As for the day to day, adjust your lifestyle to deal with local conditions: the damp, the mold, the sun, the rain, the floods, the animals, and the bugs. Use a dehumidifier or A/C if you need it. Don’t install wall to wall carpeting. Screen all your windows. If it’s the rainy season, plant your plants through till about October. Do not build during the worst of the rainy season (Aug-Nov.), at least not anything outdoors. In short, observe the local conditions and adjust to them.
I am reminded of a young couple who came to our office to sell their house. They were fed up with life in Costa Rica and had decided to give up on the dream and go back home. ‘Why?,’ I asked, ‘What happened?’ It turned out they had completely failed to plan ahead. They hated the idea of A/C so they went with fans in their new home, but because they were from New York, they found themselves uncomfortably hot a lot of the time. They liked to read at night, but didn’t install good screening, so they got bombarded by bugs at night around the reading lights. They were social and liked to go out at night, yet built at the end of a long road which made it unappealing to leave the house much in the evenings. In short, they did everything wrong. And yet, these were very small irritants, all of which could have been dealt with using some planning from the start.
10. Practice Tolerance in a Land Where Time is Not Money
Instead of getting mad when people are not as efficient or competent as you might have expected, try to understand why they are perhaps less motivated than you think they should be. For example, take that night security guard. His job is not a stepping stone to a better position. No, he expects no further advancement in life. He is happy where he is. Which may also mean he is not in a big hurry to impress. So, rather than getting angry when I catch him napping at night, I try an approach that could actually work. I offer him free coffee at any time of the evening on our back porch. We also installed an alarm, that if set off, will surely wake the dead — and the guard along with them. Problem solved, tico-style.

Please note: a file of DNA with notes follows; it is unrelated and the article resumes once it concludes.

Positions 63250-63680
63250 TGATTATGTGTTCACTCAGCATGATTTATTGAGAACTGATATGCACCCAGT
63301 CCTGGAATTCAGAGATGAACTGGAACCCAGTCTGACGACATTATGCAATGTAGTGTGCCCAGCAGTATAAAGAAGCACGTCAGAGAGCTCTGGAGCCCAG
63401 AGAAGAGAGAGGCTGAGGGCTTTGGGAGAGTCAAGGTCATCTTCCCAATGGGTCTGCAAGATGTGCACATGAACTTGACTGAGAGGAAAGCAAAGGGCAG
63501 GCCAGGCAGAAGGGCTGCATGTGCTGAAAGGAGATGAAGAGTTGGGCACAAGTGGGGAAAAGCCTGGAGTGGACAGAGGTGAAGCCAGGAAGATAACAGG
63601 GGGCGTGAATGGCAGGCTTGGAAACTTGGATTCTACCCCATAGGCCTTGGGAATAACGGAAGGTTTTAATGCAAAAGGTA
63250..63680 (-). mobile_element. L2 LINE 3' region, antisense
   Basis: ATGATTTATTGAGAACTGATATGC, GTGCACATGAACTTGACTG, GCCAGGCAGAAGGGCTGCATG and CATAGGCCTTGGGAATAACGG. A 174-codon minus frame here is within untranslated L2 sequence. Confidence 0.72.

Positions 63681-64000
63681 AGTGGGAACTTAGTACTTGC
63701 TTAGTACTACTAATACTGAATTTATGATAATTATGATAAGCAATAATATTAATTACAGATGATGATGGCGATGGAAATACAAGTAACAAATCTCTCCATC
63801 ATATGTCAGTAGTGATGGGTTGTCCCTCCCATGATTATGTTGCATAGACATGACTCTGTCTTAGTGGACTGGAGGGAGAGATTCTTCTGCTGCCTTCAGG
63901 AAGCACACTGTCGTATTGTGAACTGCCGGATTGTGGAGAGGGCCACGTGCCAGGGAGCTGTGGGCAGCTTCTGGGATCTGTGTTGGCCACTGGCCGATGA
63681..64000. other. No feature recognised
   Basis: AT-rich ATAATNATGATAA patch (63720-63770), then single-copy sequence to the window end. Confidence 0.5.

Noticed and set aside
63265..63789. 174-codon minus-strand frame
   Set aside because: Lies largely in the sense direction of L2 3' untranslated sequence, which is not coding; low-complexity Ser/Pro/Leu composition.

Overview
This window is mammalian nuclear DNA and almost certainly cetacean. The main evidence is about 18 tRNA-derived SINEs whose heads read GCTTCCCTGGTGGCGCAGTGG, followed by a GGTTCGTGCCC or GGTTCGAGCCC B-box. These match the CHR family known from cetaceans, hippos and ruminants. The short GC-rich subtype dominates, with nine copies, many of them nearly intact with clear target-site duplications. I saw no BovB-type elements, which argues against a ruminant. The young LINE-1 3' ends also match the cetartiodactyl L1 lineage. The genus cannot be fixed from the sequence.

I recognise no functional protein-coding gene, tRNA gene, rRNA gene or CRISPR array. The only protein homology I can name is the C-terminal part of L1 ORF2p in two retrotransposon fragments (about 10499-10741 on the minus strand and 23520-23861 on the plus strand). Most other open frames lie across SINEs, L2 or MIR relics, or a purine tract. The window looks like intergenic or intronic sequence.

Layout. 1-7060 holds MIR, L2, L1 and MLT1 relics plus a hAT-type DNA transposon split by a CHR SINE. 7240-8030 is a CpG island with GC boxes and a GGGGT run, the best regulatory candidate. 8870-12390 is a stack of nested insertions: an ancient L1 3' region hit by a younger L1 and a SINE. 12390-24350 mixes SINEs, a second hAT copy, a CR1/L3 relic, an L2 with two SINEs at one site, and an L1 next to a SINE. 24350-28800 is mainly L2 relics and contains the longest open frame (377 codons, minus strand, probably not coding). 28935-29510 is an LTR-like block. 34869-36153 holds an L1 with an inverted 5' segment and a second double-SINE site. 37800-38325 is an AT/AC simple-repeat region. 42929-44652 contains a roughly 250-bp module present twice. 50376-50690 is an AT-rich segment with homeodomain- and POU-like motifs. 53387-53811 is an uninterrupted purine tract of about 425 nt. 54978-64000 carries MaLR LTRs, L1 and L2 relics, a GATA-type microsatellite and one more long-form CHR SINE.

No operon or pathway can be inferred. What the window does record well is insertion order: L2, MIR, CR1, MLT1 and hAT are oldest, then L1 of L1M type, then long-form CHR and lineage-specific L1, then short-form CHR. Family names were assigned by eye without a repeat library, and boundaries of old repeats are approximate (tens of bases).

In conclusion, you will notice that most of the preceding snippets of advice are designed around one guiding principle: that to live in Costa Rica happily over the long-term, you must have an open attitude. If you plan only to hang out with expats, and avoid Spanish, then you risk failing to make it here. Because let’s face it: the roads aren’t as good here as in North America or Europe, nor are the services, nor are a lot of things. But if you are open-minded and ready to embrace a different way of living, making do with less materially in exchange for “up close and personal” access to the fabulous nature and people, then you have a great chance of thriving here.
Put another way, is it not undeniable that true travel changes you? That the mark of the real traveler is returning from the trip somehow different than when you started? Well, if that makes sense in the context of the traveler, it applies even more to those who pick up stakes and relocate abroad. If moving into the thick of a whole new culture doesn’t change you in some fundamental way, then I’m sure you would agree with me that the solution is as simple as the problem: you need to get out more!
copyright 2015 by Tim Woodruff